Petition to Remove Conditions
On a previous page I provided you with the definition of a Conditional Green Card and why and how the Conditions apply to marriages that are less than two (2) years old at the time the foreign national spouse was approved for lawful permanent residence status in the United States.
On this page I am going to explain to you how to get a permanent Green Card by filing a Petition to Remove Conditions.
In order to convert from conditional status to permanent status, the couple will have to file a Petition to Remove Conditions within ninety (90) days before the conditional residence status expires. If the Petition to Remove Conditions is not filed in a timely fashion, the foreign national spouse loses immigrant status and can be deported and subsequently excluded from the United States. Therefore, it is very, very important to make sure that the Petition to Remove Conditions is filed in the right location and on time.
Moreover, like almost everything else in immigration law, you really only get one (1) good shot at filing the Petition to Remove Conditions correctly. If the Petition to Remove Conditions is not approved, the foreign national spouse can and will lose immigration status. Thereafter, removal and/or deportation proceedings will ensue.
The evidence needed to be filed with the Petition to Remove Conditions includes the original Immediate Relative Visa Petition. Additionally, the couple will need to file evidence that the marital relationship has continued for the approximately two (2) years since the Conditional Green Card was issued and that the marriage is based on love, support and affection and not otherwise a sham marriage.
You need to provide the same type of evidence that was provided in the Immediate Relative Visa Petition, and any and all new evidence accumulated over the course of the next two (2) years. This could include:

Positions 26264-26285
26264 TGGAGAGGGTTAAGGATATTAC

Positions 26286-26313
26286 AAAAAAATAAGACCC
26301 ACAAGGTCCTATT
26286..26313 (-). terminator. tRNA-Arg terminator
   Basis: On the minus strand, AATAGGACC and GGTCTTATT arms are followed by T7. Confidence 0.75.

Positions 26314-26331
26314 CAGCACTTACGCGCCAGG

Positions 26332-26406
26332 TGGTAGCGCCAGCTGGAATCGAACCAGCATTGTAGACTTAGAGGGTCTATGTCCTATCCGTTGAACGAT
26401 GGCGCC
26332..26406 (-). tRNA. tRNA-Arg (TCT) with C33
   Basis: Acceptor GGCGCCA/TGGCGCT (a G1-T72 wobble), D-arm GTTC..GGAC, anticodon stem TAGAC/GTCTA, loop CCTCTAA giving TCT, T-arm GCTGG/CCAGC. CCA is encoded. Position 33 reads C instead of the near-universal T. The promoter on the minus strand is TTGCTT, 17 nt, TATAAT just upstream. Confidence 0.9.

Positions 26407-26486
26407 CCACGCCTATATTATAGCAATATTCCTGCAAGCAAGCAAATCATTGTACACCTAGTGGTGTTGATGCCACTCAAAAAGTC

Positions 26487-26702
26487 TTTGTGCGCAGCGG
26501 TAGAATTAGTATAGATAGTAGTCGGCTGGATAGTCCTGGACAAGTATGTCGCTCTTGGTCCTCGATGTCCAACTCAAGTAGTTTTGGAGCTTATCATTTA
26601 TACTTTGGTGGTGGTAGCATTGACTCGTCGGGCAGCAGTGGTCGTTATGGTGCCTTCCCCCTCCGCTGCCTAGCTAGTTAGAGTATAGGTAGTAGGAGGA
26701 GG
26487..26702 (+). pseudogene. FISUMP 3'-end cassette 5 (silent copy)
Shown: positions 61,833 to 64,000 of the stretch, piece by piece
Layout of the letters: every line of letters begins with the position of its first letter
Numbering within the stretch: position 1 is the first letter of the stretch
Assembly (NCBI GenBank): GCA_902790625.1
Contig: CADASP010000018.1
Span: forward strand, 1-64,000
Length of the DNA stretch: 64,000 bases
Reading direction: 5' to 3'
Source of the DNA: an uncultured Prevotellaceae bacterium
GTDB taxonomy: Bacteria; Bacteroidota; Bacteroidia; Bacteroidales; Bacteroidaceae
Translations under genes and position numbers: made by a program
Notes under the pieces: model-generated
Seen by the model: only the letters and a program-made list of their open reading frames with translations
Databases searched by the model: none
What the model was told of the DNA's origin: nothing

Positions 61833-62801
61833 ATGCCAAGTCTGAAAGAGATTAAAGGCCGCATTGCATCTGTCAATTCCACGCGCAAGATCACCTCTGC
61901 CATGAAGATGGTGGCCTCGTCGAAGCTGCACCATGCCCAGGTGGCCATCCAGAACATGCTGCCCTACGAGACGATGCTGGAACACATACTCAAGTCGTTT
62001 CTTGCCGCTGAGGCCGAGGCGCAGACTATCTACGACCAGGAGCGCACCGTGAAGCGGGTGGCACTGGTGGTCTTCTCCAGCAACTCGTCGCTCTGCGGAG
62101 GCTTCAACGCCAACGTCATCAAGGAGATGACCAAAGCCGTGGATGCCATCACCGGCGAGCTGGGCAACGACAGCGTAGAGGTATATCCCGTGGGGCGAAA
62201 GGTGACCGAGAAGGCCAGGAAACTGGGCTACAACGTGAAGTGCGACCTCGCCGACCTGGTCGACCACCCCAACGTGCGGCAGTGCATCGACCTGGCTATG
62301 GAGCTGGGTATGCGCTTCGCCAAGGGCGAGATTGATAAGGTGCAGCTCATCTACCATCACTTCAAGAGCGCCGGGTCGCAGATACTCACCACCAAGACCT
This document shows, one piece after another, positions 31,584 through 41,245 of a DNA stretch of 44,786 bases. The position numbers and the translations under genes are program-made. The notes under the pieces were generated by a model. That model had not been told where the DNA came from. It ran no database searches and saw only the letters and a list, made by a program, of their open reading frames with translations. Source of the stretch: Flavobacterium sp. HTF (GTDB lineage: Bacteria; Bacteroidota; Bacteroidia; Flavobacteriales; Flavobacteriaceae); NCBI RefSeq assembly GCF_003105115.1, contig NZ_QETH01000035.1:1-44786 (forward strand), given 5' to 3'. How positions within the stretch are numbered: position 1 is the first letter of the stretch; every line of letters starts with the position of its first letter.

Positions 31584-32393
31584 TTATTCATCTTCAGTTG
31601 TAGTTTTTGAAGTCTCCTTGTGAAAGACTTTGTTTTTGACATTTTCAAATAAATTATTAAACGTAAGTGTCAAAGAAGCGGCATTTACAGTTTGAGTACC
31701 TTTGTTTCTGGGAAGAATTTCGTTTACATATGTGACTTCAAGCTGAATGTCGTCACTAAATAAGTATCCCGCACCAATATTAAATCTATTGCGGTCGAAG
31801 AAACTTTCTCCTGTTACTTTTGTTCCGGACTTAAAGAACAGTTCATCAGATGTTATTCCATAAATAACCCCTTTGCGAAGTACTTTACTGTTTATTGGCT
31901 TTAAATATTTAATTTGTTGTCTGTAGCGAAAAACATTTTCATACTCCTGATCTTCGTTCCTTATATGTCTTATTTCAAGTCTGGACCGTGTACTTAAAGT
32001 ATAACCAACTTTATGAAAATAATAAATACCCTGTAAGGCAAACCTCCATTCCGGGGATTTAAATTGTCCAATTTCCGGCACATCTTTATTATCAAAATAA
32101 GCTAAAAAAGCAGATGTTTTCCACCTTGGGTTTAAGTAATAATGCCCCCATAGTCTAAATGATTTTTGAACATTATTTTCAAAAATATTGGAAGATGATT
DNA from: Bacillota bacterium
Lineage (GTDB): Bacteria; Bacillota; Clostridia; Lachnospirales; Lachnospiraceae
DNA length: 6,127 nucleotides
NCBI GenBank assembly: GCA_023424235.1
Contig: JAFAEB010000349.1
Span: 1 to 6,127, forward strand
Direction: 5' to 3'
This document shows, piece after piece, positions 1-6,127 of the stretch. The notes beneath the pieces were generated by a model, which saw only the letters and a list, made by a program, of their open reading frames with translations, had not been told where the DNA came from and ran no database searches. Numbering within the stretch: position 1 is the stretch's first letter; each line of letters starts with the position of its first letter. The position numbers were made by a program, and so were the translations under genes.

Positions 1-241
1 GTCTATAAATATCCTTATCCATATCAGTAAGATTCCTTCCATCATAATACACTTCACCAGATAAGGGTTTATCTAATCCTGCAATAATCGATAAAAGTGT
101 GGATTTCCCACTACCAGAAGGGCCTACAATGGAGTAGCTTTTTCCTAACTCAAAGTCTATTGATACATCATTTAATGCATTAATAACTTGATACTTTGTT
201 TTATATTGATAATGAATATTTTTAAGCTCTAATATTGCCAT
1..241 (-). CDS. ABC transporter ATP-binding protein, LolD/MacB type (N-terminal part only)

1. Proof That You Have Children Together – Copies of birth certificates of your children (with both your and your spouse’s name listed) or adoption records of jointly adopted children are the best evidence that you and your spouse have a genuine marriage.
2. Evidence of Shared Resources and a Family Home – The United states Citizenship and Immigration Service wants to see that the two (2) of you share resources and are living as a family. This includes joint financial accounts as well as the maintenance of a shared home. The more documents you can provide with both your names, the better. To demonstrate that you operate as a couple, you can provide copies of jointly filed tax returns for the past two (2) years, as well as joint savings and checking account statements, investment account statements, credit card and loan statements, and bills of sale for an automobile or another large purchase.
You should also submit a copy of your lease, mortgage or deed for your family home, and utility bills in both of your names.
3. Insurance and Estate Documents – Statements that show that you are covered by your spouse’s health insurance or that he or she is covered by your insurance plan are great proof that you are a couple. The same goes for joint automobile or home insurance policies and life insurance policies that list you or your spouse as the beneficiary in case the other dies.
Additionally, provide copies of your duly executed estate documents (wills, trusts, and even information on your funeral or burial location) if you have them. This shows that you and your spouse intend for the other to inherit your property after death.
This is just some of the evidence that can be supplied. You are only limited by the evidence that you accumulate. So my advice to my clients, as always is, keep EVERYTHING!
If the Petition to Remove Conditions is approved, a permanent Green Card is issued. About a year or so thereafter, the foreign national spouse can start thinking about filing to become a United States Citizen. This is a process called Naturalization.